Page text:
Hughes, who plays percussion and a West African stringed instrument called the kora, said he used the NEMRF grant to help cover basic household essentials, like toilet paper and food.
A resident of the Brattleboro area for about 30 years, Hughes said his gigs completely dried up last spring due to the pandemic. The dance classes he was instructing at Marlboro College in Marlboro, Vt., and drumming lessons he was teaching in several locations stopped as well.
Hughes filed for unemployment benefits, which he continues to receive because performances have not yet resumed.
“I would have been on the street” without that aid, he said recently. “I would have lost my home, my studio, everything.”
A fellow Brattleboro artist told Hughes about NEMRF, he said. He applied and got the $1,000 grant in late December.
“It’s amazing that things like that are available,” he said. “… When people, like me, are entirely dependent on unemployment — which is just barely, or not, enough to pay monthly bills — something like that can totally mean the difference between keeping your head above water or going under.”
NEMRF data indicate that Evans and Hughes are not alone.
The organization had distributed nearly $500,000 to 380 local musicians as of late last week, according to spokesman Joe Chambers. He said NEMRF planned to send aid to at least 20 more people this week and continues to accept applications on its website, www.NEMRF.org.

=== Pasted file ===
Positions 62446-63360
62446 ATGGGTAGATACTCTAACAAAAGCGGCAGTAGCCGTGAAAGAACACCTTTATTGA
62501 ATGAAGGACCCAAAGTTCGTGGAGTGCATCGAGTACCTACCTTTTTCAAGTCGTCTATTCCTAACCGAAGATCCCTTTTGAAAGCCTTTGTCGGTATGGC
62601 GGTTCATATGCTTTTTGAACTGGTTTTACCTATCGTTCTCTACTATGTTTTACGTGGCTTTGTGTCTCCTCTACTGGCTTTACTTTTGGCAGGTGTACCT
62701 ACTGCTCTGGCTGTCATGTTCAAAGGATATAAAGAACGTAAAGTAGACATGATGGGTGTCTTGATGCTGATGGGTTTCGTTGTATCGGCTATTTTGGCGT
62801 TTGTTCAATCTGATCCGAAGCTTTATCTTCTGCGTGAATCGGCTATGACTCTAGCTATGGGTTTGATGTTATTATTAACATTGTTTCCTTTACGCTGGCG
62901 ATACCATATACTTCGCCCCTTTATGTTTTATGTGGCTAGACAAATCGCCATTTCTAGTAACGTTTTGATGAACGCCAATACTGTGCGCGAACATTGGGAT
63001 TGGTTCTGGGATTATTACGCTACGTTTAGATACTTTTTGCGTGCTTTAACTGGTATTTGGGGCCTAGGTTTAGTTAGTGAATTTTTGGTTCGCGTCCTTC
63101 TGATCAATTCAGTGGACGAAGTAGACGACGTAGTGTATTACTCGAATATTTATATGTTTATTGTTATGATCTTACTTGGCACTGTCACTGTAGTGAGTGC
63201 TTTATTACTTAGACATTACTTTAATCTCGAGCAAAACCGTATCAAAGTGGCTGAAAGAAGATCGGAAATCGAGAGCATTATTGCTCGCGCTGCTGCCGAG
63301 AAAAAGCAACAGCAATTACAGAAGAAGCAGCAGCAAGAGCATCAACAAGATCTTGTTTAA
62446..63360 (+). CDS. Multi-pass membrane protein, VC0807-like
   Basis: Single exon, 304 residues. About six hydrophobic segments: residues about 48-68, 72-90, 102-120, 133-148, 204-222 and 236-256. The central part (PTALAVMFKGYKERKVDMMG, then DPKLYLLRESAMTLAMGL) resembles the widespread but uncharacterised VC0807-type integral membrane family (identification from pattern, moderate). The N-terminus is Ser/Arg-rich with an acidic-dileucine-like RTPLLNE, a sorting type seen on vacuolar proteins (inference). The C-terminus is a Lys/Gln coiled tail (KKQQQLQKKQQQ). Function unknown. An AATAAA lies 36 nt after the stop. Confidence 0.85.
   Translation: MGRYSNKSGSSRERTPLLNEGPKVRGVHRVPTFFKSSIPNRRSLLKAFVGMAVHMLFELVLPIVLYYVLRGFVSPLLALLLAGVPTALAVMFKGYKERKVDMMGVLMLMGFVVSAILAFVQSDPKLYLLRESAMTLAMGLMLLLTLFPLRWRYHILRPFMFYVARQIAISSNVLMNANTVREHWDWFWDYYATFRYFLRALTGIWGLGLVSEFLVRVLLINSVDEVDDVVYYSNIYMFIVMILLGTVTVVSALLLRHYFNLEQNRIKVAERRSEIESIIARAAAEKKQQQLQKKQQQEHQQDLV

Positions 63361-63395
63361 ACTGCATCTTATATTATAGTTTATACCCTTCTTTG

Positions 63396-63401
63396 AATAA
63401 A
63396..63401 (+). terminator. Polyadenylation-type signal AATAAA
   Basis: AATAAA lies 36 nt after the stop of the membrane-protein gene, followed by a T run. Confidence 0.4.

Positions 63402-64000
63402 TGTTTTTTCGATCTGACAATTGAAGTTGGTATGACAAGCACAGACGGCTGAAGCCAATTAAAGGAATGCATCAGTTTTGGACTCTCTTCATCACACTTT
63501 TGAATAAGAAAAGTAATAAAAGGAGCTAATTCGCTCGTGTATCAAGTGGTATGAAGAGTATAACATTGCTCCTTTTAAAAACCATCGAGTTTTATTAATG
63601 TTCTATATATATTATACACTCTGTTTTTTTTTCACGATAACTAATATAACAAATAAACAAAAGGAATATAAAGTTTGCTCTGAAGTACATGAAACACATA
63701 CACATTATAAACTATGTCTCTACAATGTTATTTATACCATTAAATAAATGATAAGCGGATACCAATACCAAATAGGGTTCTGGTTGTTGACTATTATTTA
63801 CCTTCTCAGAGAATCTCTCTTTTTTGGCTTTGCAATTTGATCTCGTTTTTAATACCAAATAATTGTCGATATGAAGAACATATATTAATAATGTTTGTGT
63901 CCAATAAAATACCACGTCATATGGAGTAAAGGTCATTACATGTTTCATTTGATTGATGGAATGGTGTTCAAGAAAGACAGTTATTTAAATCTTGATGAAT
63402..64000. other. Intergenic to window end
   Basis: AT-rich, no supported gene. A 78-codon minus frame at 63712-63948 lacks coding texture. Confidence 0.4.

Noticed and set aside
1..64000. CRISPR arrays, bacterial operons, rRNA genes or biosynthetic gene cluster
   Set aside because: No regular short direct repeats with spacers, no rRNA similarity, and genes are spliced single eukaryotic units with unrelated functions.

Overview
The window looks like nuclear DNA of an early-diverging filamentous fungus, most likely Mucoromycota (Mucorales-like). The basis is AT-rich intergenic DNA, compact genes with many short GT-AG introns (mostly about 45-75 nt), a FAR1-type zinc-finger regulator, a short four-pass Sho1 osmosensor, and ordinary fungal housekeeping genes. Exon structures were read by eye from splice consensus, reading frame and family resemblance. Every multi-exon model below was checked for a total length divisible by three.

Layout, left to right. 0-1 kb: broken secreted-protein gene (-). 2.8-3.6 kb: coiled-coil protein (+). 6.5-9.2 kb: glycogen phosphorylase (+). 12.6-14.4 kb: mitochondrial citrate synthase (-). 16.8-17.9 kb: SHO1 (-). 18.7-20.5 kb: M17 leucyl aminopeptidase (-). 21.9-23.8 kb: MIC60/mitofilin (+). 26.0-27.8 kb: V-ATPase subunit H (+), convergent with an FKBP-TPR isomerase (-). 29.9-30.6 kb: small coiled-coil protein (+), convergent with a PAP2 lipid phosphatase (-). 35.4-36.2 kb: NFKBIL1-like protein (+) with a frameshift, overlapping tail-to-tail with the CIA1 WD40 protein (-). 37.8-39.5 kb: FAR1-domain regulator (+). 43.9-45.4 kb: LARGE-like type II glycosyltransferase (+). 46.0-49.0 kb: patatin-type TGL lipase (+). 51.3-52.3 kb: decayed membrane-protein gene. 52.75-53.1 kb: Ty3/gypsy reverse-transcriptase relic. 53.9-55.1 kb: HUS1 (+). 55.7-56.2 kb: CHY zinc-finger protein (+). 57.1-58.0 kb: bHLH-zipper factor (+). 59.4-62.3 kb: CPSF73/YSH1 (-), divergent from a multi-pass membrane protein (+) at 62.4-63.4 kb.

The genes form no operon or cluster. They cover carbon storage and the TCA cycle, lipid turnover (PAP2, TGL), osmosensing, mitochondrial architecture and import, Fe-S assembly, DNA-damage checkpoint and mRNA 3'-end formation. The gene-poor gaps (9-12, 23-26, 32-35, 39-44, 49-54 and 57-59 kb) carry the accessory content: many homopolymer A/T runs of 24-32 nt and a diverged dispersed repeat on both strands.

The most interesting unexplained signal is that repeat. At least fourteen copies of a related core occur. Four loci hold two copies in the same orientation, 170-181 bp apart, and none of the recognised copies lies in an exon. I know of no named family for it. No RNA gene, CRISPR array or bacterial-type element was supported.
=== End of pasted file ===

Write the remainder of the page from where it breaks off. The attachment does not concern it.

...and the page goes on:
“When things shut down last March, we never imagined that one year later, venues would still be closed, musicians would still be out of work and that we’d have no idea when live music might return,” Rice, NEMRF’s president, said in the Feb. 3 release.
But there may be light at the end of the tunnel, according to Evans and Hughes.
Websites that Hughes uses to connect with event hosts searching for musical guests sent him multiple automated leads last week after showing very few, if any, opportunities since last spring. (Hughes said he received at least a couple leads from the sites each day before the pandemic.) He didn’t expect to get hired from the new leads but sees them as a sign that live performances may be coming back.
Evans said she hopes rising vaccination rates and warmer weather, when people can gather outdoors at lower risk of spreading COVID-19, will encourage that trend. She expressed gratitude for initiatives like NEMRF that, until live shows resume fully, are “working hard to make sure that musicians are taken care of.”
“We’re such a fabric of life,” she said. “Music moves people in all sorts of ways, and the world needs music.”
WASHINGTON — The Internal Revenue Service announced on Wednesday it is postponing the country’s tax-filing deadline until May 17, as the agency grapples with a mounting backlog of 24 million returns awaiting processing since the 2019 tax year.